In Northern California’s Monterey Bay, a peculiar thing happens every time there’s a storm. When wind and rain hit, a pond set back about 100 feet from the water’s edge on the beach of Marina, California fills with sand. The sand is then dredged from the pond, to the tune of roughly 200,00 cubic yards, about 8 acres of land a year, and sold.
This is the last remaining sand mine of its kind in the U.S.—namely, a sand mine that takes its material directly from the beach.
And it has enemies. For years, Edward Thornton would hike up the coastline to the site, owned by the Mexican company called Cemex. Thornton, a retired coastal engineer, has spent years fighting this operation, taking photos to build up a body of evidence, which backed up his own research, to prove to the authorities the mining was illegal and causing damage to the environment. After a six-year investigation, the California Coastal Commission told Cemex in March 2016 that it was time to end their operation—and that they had been operating without a permit since it took control of the mine over a decade ago.
“The most pristine shoreline, almost in the United States, and it has a big dollar sign on it,” says Thornton in a phone interview.
Sand is a lucrative commodity; the most commonly used resource after water and air, and a thriving multi-billion dollar industry. As a consequence, in some parts of the world an illegal economy has formed out of the competition for this natural resource; people have been literally killed over sand. Beaches have vanished in Indonesia and on islands in the Caribbean, sand piracy has created an ugly vision of heavy machinery dragging sand off pristine seascapes.
The demand for sand is increasing faster than the rate of natural renewal, according to a United Nations Environmental Program report in 2014. Amidst a global construction boom, sand is the key ingredient needed to produce concrete and satisfy the world’s insatiable appetite to build and expand its modern cities.
Historically, the Monterey Bay area is one of the most mined stretches of coastline in the U.S. Perhaps not coincidentally, according to the U.S. Geological Survey, it has the highest rates of coastal erosion in the state of California. Records show that mining activity stretches back to the turn of the 20th century. The Lapis mine has been in operation since 1965.
The Army Corps of Engineers almost brought sand mining in Monterey Bay to an end, when in 1989 the Army shut down five mines. Officials concluded the mining there had caused extensive erosion to the shoreline.
The environmental case for shutting down the Cemex mine is a simple one: Extracting sand at such volume is eroding the coastline and ultimately making the beach slowly disappear. Experts believe the mine removes about eight acres of sand per year, causing two feet of beach loss. For the people who have studied coastal erosion, the shutdown of this mine was a long time coming.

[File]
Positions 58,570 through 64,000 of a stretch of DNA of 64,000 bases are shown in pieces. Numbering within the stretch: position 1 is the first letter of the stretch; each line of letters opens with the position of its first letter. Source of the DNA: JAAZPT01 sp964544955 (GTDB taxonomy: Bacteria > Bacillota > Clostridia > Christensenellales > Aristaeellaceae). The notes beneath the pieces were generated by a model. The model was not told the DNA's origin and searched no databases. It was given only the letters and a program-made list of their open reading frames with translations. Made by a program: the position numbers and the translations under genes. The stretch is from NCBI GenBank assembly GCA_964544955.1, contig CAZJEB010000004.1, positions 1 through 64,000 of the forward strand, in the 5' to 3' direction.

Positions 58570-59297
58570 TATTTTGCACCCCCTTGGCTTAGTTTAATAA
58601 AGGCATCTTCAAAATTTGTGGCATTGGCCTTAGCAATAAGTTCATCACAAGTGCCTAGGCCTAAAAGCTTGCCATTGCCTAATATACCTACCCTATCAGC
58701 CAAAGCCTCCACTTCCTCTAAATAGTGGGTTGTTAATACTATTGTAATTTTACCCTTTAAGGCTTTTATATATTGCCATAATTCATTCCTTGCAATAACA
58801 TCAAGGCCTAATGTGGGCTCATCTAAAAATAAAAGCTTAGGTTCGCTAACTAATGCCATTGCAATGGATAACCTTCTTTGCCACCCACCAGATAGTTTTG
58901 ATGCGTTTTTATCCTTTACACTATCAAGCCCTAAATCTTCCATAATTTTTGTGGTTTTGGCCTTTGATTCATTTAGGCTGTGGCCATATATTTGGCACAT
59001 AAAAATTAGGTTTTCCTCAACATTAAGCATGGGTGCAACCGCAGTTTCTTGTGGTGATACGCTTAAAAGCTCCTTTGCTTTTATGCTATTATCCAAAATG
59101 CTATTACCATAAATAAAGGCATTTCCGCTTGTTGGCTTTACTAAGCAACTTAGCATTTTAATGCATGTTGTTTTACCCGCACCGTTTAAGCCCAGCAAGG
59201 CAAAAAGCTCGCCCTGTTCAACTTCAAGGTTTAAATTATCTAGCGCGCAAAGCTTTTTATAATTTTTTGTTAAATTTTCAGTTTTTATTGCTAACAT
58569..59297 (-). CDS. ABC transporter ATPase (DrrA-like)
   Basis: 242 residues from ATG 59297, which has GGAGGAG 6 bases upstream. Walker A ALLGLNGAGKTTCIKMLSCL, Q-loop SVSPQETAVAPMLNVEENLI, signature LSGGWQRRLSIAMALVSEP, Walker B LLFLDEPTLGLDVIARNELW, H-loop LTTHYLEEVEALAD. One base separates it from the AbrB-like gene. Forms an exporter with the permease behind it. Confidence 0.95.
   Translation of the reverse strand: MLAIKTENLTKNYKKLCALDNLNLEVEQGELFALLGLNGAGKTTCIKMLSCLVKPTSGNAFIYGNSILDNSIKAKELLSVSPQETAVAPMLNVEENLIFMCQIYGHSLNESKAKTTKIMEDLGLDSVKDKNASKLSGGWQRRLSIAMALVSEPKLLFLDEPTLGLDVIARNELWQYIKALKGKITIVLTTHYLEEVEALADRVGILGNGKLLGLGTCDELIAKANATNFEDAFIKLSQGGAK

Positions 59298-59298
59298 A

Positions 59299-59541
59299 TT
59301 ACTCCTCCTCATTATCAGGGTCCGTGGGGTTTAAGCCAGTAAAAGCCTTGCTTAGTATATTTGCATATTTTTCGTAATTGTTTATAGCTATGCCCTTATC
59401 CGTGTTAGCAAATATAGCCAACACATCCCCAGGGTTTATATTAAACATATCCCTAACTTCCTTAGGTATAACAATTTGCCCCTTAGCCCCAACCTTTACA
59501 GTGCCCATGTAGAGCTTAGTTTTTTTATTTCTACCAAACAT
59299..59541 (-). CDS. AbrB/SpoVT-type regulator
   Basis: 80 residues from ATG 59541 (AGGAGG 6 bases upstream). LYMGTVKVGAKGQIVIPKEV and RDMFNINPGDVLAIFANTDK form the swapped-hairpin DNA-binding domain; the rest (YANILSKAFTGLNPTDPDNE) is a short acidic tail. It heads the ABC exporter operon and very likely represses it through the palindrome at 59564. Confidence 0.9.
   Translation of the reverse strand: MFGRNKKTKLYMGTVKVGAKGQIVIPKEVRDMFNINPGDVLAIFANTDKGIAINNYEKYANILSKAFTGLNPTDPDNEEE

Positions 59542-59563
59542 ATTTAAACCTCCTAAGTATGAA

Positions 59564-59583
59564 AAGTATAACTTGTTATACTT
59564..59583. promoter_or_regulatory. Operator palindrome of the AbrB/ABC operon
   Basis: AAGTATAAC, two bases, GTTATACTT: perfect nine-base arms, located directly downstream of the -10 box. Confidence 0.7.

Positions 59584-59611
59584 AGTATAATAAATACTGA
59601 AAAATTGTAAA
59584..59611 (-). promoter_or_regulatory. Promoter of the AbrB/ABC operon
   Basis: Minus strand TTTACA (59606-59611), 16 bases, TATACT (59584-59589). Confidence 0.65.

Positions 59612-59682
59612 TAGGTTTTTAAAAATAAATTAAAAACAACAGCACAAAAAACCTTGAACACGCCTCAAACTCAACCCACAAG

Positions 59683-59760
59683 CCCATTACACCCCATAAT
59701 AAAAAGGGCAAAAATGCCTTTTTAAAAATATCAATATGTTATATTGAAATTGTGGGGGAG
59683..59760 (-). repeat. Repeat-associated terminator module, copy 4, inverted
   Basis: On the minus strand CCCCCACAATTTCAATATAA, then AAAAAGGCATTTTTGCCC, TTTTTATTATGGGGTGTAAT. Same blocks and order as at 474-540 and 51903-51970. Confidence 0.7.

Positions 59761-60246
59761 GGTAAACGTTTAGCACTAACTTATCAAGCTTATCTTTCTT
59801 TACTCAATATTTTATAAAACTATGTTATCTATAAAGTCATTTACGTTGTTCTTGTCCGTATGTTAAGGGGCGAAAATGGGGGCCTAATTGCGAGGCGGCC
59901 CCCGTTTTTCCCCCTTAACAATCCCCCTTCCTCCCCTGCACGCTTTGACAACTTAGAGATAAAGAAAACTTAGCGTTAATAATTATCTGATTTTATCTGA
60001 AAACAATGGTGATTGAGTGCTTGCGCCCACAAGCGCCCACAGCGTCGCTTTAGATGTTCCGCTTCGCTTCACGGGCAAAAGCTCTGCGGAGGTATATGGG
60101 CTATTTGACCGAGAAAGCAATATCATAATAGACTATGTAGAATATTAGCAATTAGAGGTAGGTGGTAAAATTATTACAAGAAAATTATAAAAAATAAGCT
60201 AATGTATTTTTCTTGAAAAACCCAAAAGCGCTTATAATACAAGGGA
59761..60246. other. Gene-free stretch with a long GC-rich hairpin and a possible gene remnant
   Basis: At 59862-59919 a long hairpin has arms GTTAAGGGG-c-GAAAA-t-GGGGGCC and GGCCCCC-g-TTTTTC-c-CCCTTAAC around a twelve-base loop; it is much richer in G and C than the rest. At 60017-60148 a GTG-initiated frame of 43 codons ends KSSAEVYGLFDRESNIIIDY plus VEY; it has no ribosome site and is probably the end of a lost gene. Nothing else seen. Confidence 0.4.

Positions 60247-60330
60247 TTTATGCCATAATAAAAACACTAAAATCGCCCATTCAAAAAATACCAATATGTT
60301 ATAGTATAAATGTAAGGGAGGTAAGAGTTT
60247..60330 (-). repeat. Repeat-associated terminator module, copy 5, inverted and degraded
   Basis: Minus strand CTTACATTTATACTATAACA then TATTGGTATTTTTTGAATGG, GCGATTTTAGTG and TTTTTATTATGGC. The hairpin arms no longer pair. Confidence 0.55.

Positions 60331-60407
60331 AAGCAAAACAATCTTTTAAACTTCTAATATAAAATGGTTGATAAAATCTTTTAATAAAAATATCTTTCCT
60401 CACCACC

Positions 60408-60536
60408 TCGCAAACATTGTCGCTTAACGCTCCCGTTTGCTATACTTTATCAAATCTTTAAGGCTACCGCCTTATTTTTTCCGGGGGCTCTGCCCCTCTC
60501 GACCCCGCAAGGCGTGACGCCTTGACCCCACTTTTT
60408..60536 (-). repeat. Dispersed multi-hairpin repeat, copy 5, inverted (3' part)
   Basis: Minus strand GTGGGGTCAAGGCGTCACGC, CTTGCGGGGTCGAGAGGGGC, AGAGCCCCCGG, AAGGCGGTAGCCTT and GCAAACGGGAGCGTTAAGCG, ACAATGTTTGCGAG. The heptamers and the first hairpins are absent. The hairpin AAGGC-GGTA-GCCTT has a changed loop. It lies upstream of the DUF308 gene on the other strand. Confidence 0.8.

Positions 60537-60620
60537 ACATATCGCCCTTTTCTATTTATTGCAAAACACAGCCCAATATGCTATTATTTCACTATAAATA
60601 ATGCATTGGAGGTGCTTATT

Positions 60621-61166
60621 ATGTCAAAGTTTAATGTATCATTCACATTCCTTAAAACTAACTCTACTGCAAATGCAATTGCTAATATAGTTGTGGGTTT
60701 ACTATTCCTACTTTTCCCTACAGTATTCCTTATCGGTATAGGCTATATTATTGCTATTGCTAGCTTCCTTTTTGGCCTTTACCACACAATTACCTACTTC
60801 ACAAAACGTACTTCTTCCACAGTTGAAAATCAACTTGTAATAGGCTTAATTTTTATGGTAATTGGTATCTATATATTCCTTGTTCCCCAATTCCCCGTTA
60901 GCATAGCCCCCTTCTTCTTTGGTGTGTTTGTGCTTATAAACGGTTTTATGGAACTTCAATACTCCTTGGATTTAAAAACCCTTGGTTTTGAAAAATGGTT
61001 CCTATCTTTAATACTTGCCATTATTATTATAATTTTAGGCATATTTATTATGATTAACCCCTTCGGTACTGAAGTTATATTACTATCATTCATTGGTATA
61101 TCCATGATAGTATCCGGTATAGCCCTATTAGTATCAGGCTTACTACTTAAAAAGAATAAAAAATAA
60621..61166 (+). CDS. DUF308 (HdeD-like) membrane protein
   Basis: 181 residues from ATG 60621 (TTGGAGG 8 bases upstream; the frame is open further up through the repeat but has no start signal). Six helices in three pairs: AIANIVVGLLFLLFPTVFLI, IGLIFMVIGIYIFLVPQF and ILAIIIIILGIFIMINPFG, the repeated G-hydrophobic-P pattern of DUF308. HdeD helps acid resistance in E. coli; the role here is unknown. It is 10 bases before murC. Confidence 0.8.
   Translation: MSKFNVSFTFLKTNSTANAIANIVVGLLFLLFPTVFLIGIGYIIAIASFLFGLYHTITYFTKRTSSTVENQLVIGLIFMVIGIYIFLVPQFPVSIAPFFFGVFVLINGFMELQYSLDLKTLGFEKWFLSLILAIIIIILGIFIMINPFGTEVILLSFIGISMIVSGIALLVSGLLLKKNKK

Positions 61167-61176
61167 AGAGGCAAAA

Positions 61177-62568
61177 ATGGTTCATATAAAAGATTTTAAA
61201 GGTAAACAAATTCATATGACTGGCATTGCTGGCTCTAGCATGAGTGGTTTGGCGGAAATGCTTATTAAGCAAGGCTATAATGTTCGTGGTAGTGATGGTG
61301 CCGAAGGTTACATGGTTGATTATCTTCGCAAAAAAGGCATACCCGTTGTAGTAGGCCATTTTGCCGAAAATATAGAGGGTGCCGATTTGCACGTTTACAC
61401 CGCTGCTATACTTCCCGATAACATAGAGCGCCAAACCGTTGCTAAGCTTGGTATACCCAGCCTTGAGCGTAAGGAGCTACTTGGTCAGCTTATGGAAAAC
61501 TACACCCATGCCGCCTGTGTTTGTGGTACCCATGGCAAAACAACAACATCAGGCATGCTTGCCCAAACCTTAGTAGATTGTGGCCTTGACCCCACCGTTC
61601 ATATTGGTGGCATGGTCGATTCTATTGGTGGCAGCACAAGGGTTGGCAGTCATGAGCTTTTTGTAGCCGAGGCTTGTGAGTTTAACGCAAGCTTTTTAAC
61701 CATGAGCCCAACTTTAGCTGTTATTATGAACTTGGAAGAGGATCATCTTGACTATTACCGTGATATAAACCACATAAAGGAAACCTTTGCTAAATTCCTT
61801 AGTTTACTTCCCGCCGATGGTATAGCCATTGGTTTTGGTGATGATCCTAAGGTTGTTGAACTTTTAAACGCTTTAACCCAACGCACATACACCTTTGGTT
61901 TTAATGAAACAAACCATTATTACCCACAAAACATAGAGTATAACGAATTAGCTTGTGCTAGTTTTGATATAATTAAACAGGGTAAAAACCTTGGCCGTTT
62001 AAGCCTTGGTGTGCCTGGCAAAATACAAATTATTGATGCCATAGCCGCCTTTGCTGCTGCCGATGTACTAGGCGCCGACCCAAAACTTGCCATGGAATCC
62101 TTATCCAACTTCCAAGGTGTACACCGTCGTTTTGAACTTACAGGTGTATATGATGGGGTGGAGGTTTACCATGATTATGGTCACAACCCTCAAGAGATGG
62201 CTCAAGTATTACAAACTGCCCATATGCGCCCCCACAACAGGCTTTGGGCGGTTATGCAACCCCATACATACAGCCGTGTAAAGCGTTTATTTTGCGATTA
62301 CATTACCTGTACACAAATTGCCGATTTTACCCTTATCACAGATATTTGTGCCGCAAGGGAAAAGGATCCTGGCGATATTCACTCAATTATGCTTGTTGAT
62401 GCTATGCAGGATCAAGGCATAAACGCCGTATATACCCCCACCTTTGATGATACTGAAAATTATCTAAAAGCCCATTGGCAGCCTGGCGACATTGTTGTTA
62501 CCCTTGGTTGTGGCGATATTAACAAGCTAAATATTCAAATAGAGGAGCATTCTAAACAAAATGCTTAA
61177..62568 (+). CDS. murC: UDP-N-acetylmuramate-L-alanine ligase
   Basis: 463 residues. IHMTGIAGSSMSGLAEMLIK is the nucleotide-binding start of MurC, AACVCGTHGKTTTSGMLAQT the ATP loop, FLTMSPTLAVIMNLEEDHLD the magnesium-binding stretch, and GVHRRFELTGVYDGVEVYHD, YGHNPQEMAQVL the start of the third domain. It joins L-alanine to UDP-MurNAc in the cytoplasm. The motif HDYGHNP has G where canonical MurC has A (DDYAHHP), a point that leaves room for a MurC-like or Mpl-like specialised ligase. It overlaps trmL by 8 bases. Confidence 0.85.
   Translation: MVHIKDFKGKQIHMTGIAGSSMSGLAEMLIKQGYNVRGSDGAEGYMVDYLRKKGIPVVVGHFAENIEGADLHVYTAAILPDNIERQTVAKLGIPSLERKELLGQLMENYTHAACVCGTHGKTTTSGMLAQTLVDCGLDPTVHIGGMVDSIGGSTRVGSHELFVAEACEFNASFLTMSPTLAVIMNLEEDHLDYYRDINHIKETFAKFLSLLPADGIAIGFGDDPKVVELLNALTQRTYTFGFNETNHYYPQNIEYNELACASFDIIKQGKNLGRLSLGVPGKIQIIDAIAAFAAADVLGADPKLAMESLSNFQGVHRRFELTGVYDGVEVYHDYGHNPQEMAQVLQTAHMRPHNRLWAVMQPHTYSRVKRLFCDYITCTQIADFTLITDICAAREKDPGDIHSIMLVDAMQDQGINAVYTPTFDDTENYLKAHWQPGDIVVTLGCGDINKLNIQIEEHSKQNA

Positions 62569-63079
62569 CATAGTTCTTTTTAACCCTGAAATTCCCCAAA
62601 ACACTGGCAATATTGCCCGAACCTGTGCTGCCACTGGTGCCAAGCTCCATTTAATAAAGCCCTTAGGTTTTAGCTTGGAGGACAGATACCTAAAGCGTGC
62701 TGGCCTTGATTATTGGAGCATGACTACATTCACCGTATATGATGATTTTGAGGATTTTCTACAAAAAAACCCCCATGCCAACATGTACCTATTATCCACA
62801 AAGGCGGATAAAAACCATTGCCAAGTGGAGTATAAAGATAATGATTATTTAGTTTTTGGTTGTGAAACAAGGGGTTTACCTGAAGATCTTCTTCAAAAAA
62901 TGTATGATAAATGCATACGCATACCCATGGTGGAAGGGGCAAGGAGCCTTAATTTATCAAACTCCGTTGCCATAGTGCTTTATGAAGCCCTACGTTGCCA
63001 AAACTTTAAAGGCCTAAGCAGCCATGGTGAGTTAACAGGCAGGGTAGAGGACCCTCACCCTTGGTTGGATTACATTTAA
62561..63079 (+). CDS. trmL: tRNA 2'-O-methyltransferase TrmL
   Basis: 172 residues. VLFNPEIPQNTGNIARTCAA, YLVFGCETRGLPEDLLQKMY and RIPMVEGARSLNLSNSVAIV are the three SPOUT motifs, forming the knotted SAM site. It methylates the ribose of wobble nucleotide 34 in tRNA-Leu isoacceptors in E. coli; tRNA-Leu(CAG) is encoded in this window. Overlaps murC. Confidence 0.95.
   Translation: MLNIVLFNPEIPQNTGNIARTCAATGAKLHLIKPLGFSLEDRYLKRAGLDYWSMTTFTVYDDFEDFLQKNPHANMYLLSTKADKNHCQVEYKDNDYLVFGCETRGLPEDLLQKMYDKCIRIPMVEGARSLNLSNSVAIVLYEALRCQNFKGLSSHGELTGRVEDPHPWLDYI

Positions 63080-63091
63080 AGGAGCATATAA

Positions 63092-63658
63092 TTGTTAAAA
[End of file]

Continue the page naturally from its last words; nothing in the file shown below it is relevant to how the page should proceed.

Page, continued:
“There is no question in my mind the sand mining and the erosion are intimately connected,” says Gary Griggs, a professor of Earth and Planetary Sciences at University of California, Santa Cruz. Griggs first presented a report of his findings on the link between mining and beach erosion in 1985.
U.S. Congress designated the Monterey Bay area a National Marine Sanctuary in 1992 to protect one of the most diverse marine ecosystems in the country. Since 2005 a group of researchers connected to the Marine Sanctuary investigated why the shorelines in this area had so dramatically retreated. They too concluded that the Lapis mine contributes to the rapid erosion of the beaches.
Yet, the mine remains open. One reason is that the nearby city of Marina says it doesn’t have the funds to mount a legal challenge against Cemex, which is one of the wealthiest construction companies in the world. Another is that the Coastal Commission only started to investigate the legality of the mine in 2009. Before then it was unclear which governmental body actually had jurisdiction over the mine.
For its part, Cemex has refused to concede any wrongdoing. In a statement to Atlas Obscura, Cemex reiterated its position that its mining operation is legal and said it has seen no evidence to link the mine with any environmental damage in the area.
There is hope for the Monterey beaches, though. After the Coastal Commission’s investigation found that Cemex lacked the correct permits to mine, there is now something that resembles a united front in the fight to close down the mine. Local environmental groups like the Surfrider Foundation and individual campaigners in the Marina and Santa Cruz area such as Thornton continue to meet in order keep up the pressure on the Coastal Commission as it attempts to close the mine.
Within a few years, campaigners will hope that a summer storm in Monterey doesn’t have to mean that sand will be sold from its beaches.